A woman in Missouri recently died from a rare tick-borne illness called Bourbon virus disease, which was first identified only a few years ago.
The woman, 58-year-old Tamela Wilson, began feeling unwell in late May, shortly after she'd spotted and removed two ticks from her body, CBS News reported. Soon, her health deteriorated further — she had severe headaches, pain and a light-red rash, and tests showed that she had a low white blood cell count. After she was admitted to the hospital, doctors tested her for several tick-borne diseases, but the tests came back negative, CBS reported.
The cause of her illness remained a mystery until doctors at the Centers for Disease Control and Prevention (CDC) tested her blood and found that she was infected with Bourbon virus. [10 Important Ways to Avoid Summer Tick Bites]
This virus was discovered in 2014. The first known human case occurred in a man living in Bourbon County, Kansas, who had been bitten by ticks and fell ill with fever and fatigue. When doctors tested his blood, they found the completely new virus, which they dubbed Bourbon virus, after the county where the patient lived. Since then, only a handful of people have contracted this virus — Wilson is just the fifth person confirmed to have had Bourbon virus disease, according to CBS.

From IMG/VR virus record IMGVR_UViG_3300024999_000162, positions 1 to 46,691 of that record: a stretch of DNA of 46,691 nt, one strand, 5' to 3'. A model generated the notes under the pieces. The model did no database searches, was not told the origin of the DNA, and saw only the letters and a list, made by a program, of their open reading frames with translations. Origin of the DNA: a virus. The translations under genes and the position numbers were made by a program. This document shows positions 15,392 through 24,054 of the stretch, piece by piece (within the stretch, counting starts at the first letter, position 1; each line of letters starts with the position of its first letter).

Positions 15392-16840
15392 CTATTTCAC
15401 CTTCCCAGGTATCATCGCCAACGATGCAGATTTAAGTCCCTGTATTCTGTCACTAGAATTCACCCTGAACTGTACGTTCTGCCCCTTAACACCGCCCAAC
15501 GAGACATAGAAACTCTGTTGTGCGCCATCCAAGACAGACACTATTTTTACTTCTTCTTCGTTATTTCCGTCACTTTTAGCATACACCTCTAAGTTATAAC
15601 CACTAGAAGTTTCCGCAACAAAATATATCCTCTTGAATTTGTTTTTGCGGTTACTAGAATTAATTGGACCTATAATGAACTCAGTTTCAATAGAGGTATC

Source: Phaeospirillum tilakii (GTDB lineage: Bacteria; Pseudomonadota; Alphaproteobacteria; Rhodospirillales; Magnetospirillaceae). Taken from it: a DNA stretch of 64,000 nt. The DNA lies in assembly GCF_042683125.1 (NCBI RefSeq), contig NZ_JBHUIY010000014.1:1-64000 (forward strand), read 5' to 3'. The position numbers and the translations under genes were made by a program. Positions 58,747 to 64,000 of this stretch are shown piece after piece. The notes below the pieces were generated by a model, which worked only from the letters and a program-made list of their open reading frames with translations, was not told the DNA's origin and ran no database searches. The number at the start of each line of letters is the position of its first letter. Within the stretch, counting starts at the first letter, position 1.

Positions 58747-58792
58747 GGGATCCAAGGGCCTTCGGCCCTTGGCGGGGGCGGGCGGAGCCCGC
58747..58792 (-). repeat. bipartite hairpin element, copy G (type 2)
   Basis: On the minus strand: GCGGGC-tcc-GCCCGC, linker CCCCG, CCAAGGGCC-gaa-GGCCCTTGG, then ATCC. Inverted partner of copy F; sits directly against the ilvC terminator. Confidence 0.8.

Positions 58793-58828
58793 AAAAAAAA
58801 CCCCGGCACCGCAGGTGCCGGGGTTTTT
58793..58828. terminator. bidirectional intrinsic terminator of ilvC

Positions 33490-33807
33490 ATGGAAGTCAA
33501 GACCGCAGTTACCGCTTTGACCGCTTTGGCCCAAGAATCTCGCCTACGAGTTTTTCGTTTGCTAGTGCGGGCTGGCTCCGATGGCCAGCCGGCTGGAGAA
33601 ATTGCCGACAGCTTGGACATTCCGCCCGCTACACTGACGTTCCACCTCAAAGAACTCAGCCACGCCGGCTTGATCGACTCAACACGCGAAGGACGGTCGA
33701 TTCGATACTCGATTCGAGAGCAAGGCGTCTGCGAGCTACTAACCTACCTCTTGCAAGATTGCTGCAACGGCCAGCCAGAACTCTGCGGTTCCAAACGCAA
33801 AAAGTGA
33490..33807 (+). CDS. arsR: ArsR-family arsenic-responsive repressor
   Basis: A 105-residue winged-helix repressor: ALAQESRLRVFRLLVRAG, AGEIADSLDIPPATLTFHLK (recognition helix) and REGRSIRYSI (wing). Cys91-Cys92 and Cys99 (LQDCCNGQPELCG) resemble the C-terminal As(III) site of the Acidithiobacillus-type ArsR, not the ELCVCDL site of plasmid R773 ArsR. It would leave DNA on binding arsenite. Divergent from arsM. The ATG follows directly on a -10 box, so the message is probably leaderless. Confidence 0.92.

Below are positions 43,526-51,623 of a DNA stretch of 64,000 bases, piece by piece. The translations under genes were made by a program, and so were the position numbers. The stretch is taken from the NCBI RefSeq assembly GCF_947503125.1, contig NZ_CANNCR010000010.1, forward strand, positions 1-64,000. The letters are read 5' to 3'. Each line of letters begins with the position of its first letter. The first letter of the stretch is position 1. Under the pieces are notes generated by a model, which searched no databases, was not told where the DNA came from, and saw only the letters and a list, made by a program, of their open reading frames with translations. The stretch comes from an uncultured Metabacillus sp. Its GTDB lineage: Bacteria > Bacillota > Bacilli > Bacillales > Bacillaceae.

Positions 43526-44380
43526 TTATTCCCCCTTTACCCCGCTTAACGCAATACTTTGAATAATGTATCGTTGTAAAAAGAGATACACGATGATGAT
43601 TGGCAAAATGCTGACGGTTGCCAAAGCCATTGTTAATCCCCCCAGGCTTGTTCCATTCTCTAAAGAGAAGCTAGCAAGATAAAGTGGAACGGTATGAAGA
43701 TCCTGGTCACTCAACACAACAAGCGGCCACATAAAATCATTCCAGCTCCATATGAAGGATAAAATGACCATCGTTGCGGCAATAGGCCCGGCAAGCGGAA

Because the virus is so new, researchers are still working to understand it. But it is believed to be spread by ticks, because most patients infected with the virus have reported that they were exposed to ticks before they became ill, according to the CDC. The virus may also be spread through other insect bites, CDC officials said.
Doctors are still learning about the possible symptoms of Bourbon virus disease, but so far, patients have felt tired and had fever, rash, headache, other body aches, nausea, vomiting and a low white blood cell count, according to the CDC.
Right now, there are no drugs to treat the disease, and no vaccines to prevent it. The best way to prevent getting infected with the Bourbon virus is to prevent tick bites and other insect bites, CDC officials said. To prevent tick bites, the CDC recommends using insect repellents, wearing long sleeves and pants, avoiding bushy and wooded areas, and performing tick checks after spending time outdoors.
Wilson died on June 23, after spending three weeks in the hospital, according to CBS. The CDC has collected ticks at the Missouri state park where Wilson worked so that the agency can run tests on them, CBS reported.
Original article on Live Science.
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Rachael is a Live Science contributor, and was a former channel editor and senior writer for Live Science between 2010 and 2022. She has a master's degree in journalism from New York University's Science, Health and Environmental Reporting Program. She also holds a B.S. in molecular biology and an M.S. in biology from the University of California, San Diego. Her work has appeared in Scienceline, The Washington Post and Scientific American.